I love questions. Because they remind us of how much is still unanswered, how much we still get to explore. Questions are reminders of possibility, wonder, hope, new expeditions and experiments. As Stuart Firestein writes in his fantastic book, Ignorance: How It Drives Science, “One good question can give rise to several layers of answers, can inspire decades-long searches for solutions, can generate whole new fields of inquiry, and can prompt changes in entrenched thinking.”

A few days ago, we talked about the two questions Cheryl Strayed asks her writing students: “What’s the question at the core of your work?” and “What question are you trying to answer for others?”

In other words, our creative work is an exploration. It is a deep dive into uncharted seas, tunnels and caves: pain, uncertainty, fear, overwhelm, relationships, identity. In that post I shared sample questions you might want your creative work to examine. Today, I’m sharing additional questions. A wide range of questions.

When you need inspiration or direction, you might pick a question and use any medium—writing, painting, playing an instrument, singing, photography, dance, collage—to study it.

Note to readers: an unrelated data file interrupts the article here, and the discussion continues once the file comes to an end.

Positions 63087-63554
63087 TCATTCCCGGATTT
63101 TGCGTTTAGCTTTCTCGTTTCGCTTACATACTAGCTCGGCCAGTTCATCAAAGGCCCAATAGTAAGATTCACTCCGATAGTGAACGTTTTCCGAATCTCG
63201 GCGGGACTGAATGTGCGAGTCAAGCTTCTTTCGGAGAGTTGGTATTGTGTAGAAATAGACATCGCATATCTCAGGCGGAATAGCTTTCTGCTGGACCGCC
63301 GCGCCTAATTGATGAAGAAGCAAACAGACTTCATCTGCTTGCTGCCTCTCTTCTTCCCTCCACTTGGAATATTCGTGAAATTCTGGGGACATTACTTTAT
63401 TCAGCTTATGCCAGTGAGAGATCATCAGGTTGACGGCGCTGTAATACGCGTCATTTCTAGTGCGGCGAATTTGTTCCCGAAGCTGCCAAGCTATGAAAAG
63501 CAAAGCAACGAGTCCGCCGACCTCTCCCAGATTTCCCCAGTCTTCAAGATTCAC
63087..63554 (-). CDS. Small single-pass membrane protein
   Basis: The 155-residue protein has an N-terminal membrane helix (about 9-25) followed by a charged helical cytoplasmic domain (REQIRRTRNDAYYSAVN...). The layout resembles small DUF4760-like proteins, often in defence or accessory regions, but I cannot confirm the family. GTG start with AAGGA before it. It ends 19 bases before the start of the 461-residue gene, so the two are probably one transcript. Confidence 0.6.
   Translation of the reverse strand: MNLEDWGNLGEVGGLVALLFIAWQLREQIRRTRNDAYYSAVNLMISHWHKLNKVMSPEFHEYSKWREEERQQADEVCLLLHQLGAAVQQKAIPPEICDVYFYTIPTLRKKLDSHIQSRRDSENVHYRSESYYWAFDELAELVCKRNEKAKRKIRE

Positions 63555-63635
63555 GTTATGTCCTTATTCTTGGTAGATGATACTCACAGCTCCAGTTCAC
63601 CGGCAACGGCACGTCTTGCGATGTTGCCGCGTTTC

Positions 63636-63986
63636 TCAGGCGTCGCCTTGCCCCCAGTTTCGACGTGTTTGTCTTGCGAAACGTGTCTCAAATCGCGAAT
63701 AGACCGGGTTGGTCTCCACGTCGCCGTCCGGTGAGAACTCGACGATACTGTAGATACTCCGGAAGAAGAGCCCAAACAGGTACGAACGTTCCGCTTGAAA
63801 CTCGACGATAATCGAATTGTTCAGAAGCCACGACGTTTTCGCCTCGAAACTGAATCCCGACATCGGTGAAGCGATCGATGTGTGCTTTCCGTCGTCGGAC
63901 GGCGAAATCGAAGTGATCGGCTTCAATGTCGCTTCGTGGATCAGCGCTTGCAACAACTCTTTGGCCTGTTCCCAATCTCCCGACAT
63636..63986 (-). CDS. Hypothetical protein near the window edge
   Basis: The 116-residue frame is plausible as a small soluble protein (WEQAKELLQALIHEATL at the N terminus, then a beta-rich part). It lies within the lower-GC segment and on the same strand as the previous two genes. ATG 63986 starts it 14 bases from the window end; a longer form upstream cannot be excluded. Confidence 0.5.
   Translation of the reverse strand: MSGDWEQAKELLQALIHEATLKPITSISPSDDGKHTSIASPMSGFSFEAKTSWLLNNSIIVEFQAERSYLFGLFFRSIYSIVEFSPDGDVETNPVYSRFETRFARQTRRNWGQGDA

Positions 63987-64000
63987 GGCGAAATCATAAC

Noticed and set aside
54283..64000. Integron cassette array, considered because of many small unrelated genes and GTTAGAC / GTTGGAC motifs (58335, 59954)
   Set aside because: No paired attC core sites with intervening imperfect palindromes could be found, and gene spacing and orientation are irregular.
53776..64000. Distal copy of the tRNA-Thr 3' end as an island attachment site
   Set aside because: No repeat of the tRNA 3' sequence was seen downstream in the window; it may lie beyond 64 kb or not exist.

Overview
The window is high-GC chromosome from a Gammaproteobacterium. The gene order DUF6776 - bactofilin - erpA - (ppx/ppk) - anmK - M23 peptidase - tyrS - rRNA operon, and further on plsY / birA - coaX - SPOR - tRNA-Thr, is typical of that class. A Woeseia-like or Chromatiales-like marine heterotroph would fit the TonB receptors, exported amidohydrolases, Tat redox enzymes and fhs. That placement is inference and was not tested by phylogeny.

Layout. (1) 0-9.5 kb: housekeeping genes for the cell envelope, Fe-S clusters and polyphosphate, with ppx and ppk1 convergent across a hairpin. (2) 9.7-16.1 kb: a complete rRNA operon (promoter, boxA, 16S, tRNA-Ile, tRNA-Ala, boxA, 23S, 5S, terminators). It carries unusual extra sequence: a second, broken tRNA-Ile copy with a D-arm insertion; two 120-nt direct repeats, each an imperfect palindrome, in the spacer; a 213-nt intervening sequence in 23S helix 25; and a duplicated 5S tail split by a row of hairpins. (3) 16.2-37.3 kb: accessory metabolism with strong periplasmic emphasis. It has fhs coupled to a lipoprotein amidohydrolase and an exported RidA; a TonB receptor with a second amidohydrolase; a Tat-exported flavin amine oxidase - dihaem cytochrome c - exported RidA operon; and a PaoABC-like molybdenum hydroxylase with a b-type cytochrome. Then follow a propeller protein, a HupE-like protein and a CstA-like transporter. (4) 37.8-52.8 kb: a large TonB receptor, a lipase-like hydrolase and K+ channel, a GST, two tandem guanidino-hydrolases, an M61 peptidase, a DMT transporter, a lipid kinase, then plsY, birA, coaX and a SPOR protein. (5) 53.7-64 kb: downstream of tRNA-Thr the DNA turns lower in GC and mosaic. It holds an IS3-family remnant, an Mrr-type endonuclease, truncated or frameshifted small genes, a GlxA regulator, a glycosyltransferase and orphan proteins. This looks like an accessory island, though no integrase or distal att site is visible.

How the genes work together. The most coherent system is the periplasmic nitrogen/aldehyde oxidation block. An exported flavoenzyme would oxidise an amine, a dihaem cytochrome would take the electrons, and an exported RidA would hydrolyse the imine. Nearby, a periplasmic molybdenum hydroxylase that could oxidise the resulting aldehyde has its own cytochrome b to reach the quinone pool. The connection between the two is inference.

• How is technology changing us?
  • How it technology changing me?
  • How do I remain playful during a challenging time?
  • How do I sit with someone else’s pain?
  • What is play?
  • What is creativity?
  • How do we connect to ourselves?
  • Where do I feel my depression, anxiety, bipolar disorder? How does it manifest?
  • How do we reduce the stigma of mental illness?
  • What is a soul?
  • Where does joy reside?
  • What does it mean to be human?
  • What does it mean to be a parent?
  • What does it mean to be a partner?
  • How does music affect us?
  • What is home?
  • Where is home for me?
  • Am I worthy?
  • Do we earn love?
  • What is a happy childhood? What does it look like?
  • How do we come to terms with being flawed?
  • What is my relationship with God?
  • How do we trust ourselves?
  • What does creativity look like after a big transition—after becoming a mom or dad, after losing a loved one, after getting a new job, after moving to a new city, after turning a certain age…?
  • How do secrets affect us?
  • What does it mean to live a fulfilling life?
  • How does rejection feel?
  • What makes up my identity?
  • How do I define “beautiful”?
  • What is melancholy?
  • What makes me laugh?
  • What takes my breath away?

This isn’t about finding the answer or even any answers. Rather, it’s about playing with questions. Seeing a question from different perspectives. Examining a question with a magnifying glass. Then zooming out a few—hundred—miles. Picking it apart, like a puzzle, and leaving the pieces all over the place.

Photo by Dominique Knobben.